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How Does a Christian Witness to a Buddhist?

December 13, 2012

By a Native Missionary in Thailand

Sharing the gospel with the Issan people group in Thailand is my focus as a missionary. The good news of Christ is only good when a Buddhist understands that first he has a need, not some human merits to pay for the penalty of his sins. When I meet someone, he will introduce himself, “I am Buddhist,” and I would say, “I am a Christian.” Guess what? Our conversation immediately stops. Why shouldn't it? The person has his own religion. It guarantees that if he could not pay for the sins in this lifetime, he’ll just go to hell and pay for the rest in his next reincarnation. How does a Christian maintain the conversation with a Buddhist long enough to present him with the good news? Read on.

Native church in rural Thailand

Buddhism is a complicated religion that is filled with impossible-to-do laws, much like the Old Testament with the 613 laws. To go to heaven, a male monk must keep 227 laws and a female monk must keep 311 laws. For the general Buddhist population, they have to keep only five laws: do not lie, do not commit adultery, do not intake anything that could cause addiction, do not steal, and do not kill an animal or any form of life. The laws must be kept throughout the lifetime to have any shot at heaven. If any law is violated, there are eight levels of hell that they are subjected to. Buddhism is a religion that takes sins very seriously. The original Buddhist teaching is much like the Old Testament religion of the Jews. Believe it or not, when handled correctly, you can lead a Buddhist right into the hands of Jesus. Here's why:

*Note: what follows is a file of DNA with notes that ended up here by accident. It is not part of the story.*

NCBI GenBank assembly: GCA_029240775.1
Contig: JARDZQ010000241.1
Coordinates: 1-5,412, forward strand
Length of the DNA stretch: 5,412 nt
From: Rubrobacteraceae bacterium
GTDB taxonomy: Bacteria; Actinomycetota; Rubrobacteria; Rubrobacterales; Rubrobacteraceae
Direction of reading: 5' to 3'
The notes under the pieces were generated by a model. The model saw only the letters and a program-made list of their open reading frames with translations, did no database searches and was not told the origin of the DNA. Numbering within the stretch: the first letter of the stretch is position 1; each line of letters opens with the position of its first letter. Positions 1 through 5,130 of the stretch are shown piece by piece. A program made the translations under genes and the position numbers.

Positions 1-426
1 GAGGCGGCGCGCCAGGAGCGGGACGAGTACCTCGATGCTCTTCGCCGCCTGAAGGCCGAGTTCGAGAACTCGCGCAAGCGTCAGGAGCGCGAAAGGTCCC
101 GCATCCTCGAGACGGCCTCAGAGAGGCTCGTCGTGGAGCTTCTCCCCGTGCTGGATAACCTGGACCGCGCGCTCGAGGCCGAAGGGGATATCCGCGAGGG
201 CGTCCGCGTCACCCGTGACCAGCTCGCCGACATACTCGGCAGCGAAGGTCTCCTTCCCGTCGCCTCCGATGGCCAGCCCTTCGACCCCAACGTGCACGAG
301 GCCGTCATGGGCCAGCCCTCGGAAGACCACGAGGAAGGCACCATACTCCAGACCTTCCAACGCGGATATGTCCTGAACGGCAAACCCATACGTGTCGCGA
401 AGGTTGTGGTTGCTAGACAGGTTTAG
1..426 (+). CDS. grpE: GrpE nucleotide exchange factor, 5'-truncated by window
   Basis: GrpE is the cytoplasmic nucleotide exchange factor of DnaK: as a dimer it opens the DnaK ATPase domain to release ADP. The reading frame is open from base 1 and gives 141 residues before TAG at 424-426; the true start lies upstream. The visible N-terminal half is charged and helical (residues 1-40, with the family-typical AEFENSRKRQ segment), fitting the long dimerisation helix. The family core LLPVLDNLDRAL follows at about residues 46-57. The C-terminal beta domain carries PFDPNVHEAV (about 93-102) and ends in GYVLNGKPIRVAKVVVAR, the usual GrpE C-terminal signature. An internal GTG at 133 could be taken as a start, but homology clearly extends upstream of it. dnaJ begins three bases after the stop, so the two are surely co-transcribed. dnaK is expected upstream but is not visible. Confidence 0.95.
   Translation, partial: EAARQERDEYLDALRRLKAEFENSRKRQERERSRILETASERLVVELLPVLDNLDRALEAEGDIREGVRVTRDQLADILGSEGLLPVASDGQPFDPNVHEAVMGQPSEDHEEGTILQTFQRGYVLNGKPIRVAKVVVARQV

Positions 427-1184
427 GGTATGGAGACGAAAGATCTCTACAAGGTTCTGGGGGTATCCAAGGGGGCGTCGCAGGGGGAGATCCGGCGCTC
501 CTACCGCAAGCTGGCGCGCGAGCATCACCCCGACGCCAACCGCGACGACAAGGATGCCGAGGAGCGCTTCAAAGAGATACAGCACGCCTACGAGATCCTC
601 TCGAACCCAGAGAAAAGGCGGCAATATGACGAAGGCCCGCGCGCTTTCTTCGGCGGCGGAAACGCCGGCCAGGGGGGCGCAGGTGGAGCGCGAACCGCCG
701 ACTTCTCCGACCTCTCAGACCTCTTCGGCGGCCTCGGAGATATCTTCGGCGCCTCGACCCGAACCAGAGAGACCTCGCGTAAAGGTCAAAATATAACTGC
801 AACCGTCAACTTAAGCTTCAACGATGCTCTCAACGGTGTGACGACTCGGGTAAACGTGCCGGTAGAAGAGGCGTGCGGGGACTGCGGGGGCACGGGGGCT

Jesus set the standard on how to deal with a legalistic religion, such as Buddhism, when He encountered the rich ruler in Matthew 18. The ruler had a religion that was filled with rules and regulations. Look at how Jesus responded when the ruler asked how he could “inherit eternal life.” Notice, Jesus did not say, “Believe on Me and you shall be saved,” nor did He say, “I am the way the truth, and the life.” Jesus conversed with the man on the basis of what he (the ruler) already knew, which was the laws. The intention was to allow the law to convict him of his need for the Savior. The ruler did not keep it completely like God requires of him, because he never could.

Self-effort or merit-making could never pay for man's sin penalty. This was the very thing that Jesus told the rich ruler. God had a better plan than reincarnation. He paid for our sins through his Son, Jesus, on our behalf. That’s the good news. When the five laws of Buddhism are mentioned, a Buddhist becomes immediately convicted of his sins. Why? Because he just slapped that mosquito on his arm or that frog soup that he just ate for lunch or that antibiotic he took to kill off that flu bacteria in his body. At this point, his heart is wide open to hear the good news, because he does not want to have to go through that reincarnation all over again. This seems to be a more friendly evangelism approach with a Buddhist. So how does a Christian witness to a Buddhist? You begin with what he already knows.

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